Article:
Saturday brought the unveiling of MLBPipeline.com's Top 100 Prospects list, culminating a two-week stretch during which we broke down the Top 10 prospects at every position.While our Top 100 list is constructed to offer a comprehensive look at baseball's future stars, it also serves as a valuable tool for identifying
Saturday brought the unveiling of MLBPipeline.com's Top 100 Prospects list, culminating a two-week stretch during which we broke down the Top 10 prospects at every position.
While our Top 100 list is constructed to offer a comprehensive look at baseball's future stars, it also serves as a valuable tool for identifying trends currently affecting the landscape of the game.
Several trends jump out following a review of this year's list, including the continued surplus of elite shortstops, a decline in the number of pitchers in the top half of the list, and an increase in the number of outfielders. Perhaps most notable, though, is the fact that nearly half (47) of the players on the list are expected to reach the Major Leagues this year.
Aces are low
No trend is more significant than the apparent decline in high-end pitching prospects throughout the Minors.
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After peaking with 14 pitchers ranked within the Top 30 in 2012 -- the year MLB.com expanded its Top Prospects list from 50 to 100 -- somewhere between 12 and 16 hurlers appeared in the Top 30 during the next three years before plummeting to nine in 2016.
Correspondingly, the number of pitchers ranked in last year's Top 50 also fell off considerably from the previous year, dropping to 16 from 25.
That decline has continued in 2017, as just six hurlers appear in the Top 30 of our recently released Top 100 Prospects list, and 15 in the Top 50. That being said, the Nos. 1-3 ranked pitchers from last year, Lucas Giolito, Tyler Glasnow and Alex Reyes, are still held in the same high regard although their ordering on this year's list has changed.
Meanwhile, exactly a quarter of all players and 14 of the 42 pitching prospects in our Top 100 already have been traded in their young careers, a group that includes righties Giolito (No. 13), Michael Kopech (No. 16) and Reynaldo Lopez (No. 45), whom the White Sox acquired from the Red Sox and Nationals on back-to-back days during the Winter Meetings in December.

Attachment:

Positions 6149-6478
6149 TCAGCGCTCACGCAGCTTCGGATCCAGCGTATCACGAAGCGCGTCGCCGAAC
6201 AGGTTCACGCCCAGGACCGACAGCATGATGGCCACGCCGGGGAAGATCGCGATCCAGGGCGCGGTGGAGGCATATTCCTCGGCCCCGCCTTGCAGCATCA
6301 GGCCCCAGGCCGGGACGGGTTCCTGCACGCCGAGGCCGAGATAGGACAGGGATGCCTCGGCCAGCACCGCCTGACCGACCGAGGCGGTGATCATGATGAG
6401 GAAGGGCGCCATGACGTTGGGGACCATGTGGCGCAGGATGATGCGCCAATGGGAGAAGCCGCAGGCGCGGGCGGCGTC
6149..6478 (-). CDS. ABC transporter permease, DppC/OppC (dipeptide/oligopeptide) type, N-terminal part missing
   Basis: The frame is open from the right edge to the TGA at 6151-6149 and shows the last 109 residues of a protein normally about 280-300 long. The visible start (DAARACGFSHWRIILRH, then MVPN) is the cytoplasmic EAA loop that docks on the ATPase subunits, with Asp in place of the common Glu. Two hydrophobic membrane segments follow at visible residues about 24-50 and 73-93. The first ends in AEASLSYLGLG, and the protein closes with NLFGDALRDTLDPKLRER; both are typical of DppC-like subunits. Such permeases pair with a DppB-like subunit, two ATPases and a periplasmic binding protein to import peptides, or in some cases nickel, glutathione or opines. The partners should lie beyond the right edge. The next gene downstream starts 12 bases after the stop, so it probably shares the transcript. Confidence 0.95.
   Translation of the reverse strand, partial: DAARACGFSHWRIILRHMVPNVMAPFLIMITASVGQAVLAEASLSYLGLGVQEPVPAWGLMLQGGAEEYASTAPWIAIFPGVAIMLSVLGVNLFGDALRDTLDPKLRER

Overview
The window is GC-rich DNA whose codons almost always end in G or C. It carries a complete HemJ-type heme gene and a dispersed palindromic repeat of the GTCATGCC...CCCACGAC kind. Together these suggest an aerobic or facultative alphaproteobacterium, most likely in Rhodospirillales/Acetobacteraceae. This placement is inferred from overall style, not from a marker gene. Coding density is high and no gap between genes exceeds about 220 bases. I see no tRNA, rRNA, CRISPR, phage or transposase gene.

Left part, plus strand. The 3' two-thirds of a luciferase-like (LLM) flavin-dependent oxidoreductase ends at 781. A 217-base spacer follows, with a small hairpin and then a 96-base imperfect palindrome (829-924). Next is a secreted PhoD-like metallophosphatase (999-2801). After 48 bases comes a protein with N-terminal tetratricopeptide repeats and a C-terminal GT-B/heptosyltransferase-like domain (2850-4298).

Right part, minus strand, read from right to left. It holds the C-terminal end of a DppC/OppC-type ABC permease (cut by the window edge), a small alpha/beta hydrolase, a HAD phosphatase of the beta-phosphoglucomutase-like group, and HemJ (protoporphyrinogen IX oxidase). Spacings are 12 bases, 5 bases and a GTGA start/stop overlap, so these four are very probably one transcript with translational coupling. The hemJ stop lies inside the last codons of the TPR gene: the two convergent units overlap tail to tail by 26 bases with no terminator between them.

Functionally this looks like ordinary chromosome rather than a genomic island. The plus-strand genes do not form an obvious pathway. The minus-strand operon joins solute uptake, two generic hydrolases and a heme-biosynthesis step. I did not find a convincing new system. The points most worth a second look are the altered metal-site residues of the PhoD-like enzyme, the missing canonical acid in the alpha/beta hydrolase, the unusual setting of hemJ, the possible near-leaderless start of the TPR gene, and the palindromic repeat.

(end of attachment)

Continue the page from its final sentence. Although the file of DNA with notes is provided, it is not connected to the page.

Other big names to have been traded this offseason are No. 2 overall prospect Yoan Moncada, whom Boston dealt to the White Sox along with Kopech and two other prospects in the Chris Sale deal, teenage flamethrower Anderson Espinoza (No. 25) and right-hander Jose De Leon (No. 33), the Rays' prized return from the Dodgers in last week's John Forsythe trade.
Outfielders in abundance
As far as positional talent goes, shortstops comprised one-fifth of our Top 100 Prospects list a year ago, with 13 of them ranking inside the Top 50 and 11 inside the Top 30. While those numbers are down a bit (14 in the Top 100; nine in the Top 50 and six in the Top 30), shortstops do account for four of the top seven players on the list, and one-third of the Top 15.
But while there may be more elite shortstops at the top of this year's list, it's the outfielders that have a dominant majority this time around.
Led by No. 1 overall prospect Andrew Benintendi, Victor Robles (No. 8) and Austin Meadows (No. 10), outfielders hold 11 spots in the Top 30 heading into 2017, with another five ranking within the Top 50 and a total of 25 in the Top 100.
The impact of the 2016 Draft class has had on inflating those totals can't be overstated, as No. 1 overall pick Mickey Moniak (No. 19) as well as fellow first-rounders Kyle Lewis (No. 29), Corey Ray (No. 30) and Blake Rutherford (No. 37) all rank in the top half of this year's list heading into their first full seasons in pro ball.
In total, 16 players from the 2016 Draft made our Top 100 Prospects list.
Estimated time of arrivals: Soon
Another major trend to emerge from this year's Top 100 Prospects list is that there are 24 players in the Top 100 who have already received a taste of the big leagues, and nearly that many are expected to arrive at some point during the 2017 season. Although the odds are against that happening, it does highlight that this year's list is teeming with upper-level prospects capable of contributing in the near future.
Of players with an ETA of 2017, 17 will begin the season ranked among the Top 30 prospects in baseball. Some of them are considered early Rookie of the Year favorites in their respective leagues, too, such as Benintendi, Dansby Swanson (No. 4) and Reyes, each of whom impressed in 2016 following late-season call-ups and are expected to begin the upcoming season in the Majors.
Beyond the aforementioned crop of talent, outfielders Manuel Margot (No. 23), Josh Bell (No. 27), Hunter Renfroe (No. 42) and Aaron Judge (No. 46) all will compete for spots on their respective Opening Day rosters during Spring Training, while right-handers Glasnow (No. 9), De Leon and Jeff Hoffman (No. 44) make bids for rotation spots with the Pirates, Rays and Rockies, respectively.
Of course, the fact that many prospects are likely to exhaust their rookie eligibility in 2017 means that our latest Top 100 list will have an unusually high turnover rate, with a slew of new names likely to be added as the season unfolds.
Mike Rosenbaum is a reporter for MLB.com. Follow him on Twitter at @GoldenSombrero.